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German Navy Enhances Frankenthal-Class Minesweepers with SeaCat AUVs


German Navy Enhances Frankenthal-Class Minesweepers with SeaCat AUVs

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German Navy Enhances Frankenthal-Class Minesweepers with SeaCat Autonomous Underwater Vehicles
German Navy Enhances Frankenthal-Class Minesweepers with SeaCat Autonomous Underwater Vehicles

The German Armed Forces finalized an agreement to equip their Frankenthal-class minesweepers with cutting-edge SeaCat autonomous underwater vehicles (AUVs) on October 20, 2023. The contract for this transformative project has been awarded to the esteemed German company ATLAS Elektronik GmbH, tasked with delivering a total of four autonomous underwater reconnaissance drones and ensuring their seamless integration into the minesweepers. This landmark agreement not only encompasses the integration of the SeaCat AUVs but also involves essential modifications to the existing training and testing facility. The contract provides the flexibility to swiftly procure additional drones as the need arises. This momentous decision gained approval from the Budget Committee of the German Bundestag and was formalized through the signing of the purchase agreement by the President of the Federal Office for Equipment, Information Technology, and Utilization of the German Armed Forces (BAAINBw). The funding for this ambitious project, slated to commence in 2024, will be drawn from the special allocation for the German Armed Forces.

German Navy Frankenthal-class minehunter Sulzbach-Rosenberg
German Navy Frankenthal-class minehunter Sulzbach-Rosenberg (M1062). (Photo by Bundeswehr)

The SeaCat Autonomous Underwater Vehicle (AUV) boasts a modular design that facilitates customization to meet specific mission requirements. Its versatile capabilities encompass conducting hydrographic surveys, enabling real-time data transmission for immediate point-of-interest inspection, and facilitating inspections within water supply ducts. The SeaCat AUV offers a range of SwapHead configurations, including Survey Head ONE equipped with an R2 Sonic Multi-beam echo sounder, Survey Head Mk TWO featuring a NORBIT Wideband Multi-beam Sonar and a video camera, and Survey Head Mk FOUR with a G882 Magnetometer, a Sub-bottom Profiler, a NORBIT Wideband Multi-beam Sonar, and a video camera. SeaCat provides various other Inspection Heads designed to meet diverse mission requirements, such as the Inspection Head AUV, Water Quality Head, Tunnel Inspection Head, Inspection Head ROV, Geomagnetic Head, and Subbottom Head. The SeaCat AUV boasts a diameter of 325mm, a variable length ranging from approximately 2500 to 3500 mm (depending on payload and battery options), a width of 576 mm, and a height of 670 mm (including antennas). The AUV’s weight in air varies from approximately 130 to 220 kg and it can achieve a maximum speed of over 6 knots while operating within a depth range of 2 meters to 600 meters.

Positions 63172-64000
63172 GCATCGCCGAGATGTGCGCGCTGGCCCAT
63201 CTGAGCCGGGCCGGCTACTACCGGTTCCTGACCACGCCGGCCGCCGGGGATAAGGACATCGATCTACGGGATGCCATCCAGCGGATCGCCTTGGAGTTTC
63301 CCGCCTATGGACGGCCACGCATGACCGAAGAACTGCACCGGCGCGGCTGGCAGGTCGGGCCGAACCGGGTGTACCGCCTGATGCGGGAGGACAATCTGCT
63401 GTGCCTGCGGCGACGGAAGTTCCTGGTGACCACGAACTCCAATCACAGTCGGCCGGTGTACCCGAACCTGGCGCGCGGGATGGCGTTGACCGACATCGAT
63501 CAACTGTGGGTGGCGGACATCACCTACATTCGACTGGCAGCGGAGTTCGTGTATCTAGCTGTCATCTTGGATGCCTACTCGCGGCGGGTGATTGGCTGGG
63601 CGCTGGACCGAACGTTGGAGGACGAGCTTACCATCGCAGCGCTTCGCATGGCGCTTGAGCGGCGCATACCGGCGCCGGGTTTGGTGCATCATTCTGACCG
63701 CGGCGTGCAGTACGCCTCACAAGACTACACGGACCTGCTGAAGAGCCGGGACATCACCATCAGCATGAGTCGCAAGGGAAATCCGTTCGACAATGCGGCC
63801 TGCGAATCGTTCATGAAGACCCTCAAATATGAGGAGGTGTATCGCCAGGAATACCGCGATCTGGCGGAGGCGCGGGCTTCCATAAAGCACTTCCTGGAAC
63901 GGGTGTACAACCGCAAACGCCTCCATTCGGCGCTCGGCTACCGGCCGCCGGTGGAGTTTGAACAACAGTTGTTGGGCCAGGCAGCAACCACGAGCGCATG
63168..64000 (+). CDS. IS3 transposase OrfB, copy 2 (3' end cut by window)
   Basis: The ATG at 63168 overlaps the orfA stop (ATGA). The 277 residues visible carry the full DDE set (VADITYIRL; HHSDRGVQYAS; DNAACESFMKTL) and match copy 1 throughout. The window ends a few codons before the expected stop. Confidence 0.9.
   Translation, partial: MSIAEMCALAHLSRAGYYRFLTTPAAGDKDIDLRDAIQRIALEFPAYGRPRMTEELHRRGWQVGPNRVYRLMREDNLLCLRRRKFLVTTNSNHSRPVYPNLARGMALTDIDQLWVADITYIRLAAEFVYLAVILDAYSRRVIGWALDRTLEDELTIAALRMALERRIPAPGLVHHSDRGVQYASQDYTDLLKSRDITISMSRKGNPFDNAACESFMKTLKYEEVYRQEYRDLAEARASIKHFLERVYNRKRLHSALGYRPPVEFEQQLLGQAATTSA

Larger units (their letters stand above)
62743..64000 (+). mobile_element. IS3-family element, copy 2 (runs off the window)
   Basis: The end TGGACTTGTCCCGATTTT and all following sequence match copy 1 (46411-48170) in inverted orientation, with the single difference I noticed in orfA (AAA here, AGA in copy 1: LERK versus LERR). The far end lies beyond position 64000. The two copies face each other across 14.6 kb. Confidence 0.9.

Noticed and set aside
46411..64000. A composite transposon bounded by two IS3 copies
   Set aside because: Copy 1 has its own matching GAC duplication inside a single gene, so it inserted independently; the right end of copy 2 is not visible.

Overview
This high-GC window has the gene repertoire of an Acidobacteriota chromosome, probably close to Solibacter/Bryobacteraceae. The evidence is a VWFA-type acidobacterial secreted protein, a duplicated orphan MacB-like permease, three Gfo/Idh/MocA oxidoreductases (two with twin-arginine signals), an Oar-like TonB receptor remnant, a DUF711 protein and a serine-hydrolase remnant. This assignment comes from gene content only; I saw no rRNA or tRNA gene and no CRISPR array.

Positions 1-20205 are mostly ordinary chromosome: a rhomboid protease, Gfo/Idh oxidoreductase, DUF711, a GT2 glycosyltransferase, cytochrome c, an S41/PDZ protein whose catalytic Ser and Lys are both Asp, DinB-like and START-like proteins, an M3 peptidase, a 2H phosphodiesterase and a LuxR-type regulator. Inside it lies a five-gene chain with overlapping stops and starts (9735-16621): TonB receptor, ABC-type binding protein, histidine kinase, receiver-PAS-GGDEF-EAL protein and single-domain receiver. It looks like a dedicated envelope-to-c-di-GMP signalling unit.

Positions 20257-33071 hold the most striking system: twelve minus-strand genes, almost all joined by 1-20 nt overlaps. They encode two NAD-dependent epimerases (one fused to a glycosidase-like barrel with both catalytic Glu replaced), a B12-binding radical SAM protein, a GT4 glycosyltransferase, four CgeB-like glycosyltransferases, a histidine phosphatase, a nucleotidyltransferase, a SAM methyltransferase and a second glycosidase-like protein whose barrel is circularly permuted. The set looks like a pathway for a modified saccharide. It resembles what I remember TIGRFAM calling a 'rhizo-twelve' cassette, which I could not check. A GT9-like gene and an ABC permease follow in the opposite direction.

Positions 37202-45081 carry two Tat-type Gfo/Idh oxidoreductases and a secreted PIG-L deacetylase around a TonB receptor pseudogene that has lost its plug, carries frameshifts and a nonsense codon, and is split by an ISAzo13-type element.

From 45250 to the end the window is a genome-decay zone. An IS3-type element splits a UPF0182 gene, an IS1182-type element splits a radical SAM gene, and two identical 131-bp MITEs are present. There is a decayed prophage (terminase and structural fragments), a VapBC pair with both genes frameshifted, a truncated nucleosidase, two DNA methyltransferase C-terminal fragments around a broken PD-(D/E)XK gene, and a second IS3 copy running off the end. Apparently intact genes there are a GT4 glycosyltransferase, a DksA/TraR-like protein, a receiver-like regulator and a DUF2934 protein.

Atlas Elektronik SeaCat autonomous underwater vehicle (AUV)
Atlas Elektronik SeaCat autonomous underwater vehicle (AUV). (Photo by Bundeswehr)

The first drone is anticipated to be delivered by the close of 2024, with the integration process already underway for the inaugural minesweeper. By mid-2026, the German Armed Forces will possess four drones, an adapted training and testing facility in Kiel, an inventory of spare parts, and an array of versatile container modules. These cutting-edge drones employ high-resolution sonars, specifically Synthetic Aperture Sonar (SAS), enabling them to scour the seabed for potentially hazardous objects at depths of up to 300 meters. This represents a substantial increase in area search capabilities compared to a class 332 minesweeper without drone deployment. The Frankenthal class, designated as class 332, has been an integral part of the German Navy’s active fleet since 1992, with a total of 12 vessels. These ships were constructed between 1990 and 1998, featuring dimensions including a length of 54.4 meters, a width of 9.2 meters, and a maximum draft of 2.6 meters. Powered by two diesel engines with a combined output of 4,480 kW, these vessels can attain a maximum speed of 18 knots. In terms of armament, they are equipped with a single 2.7 cm naval gun and two FIM-92 Stinger missile systems, boasting the capacity to transport up to 20 sea mines.

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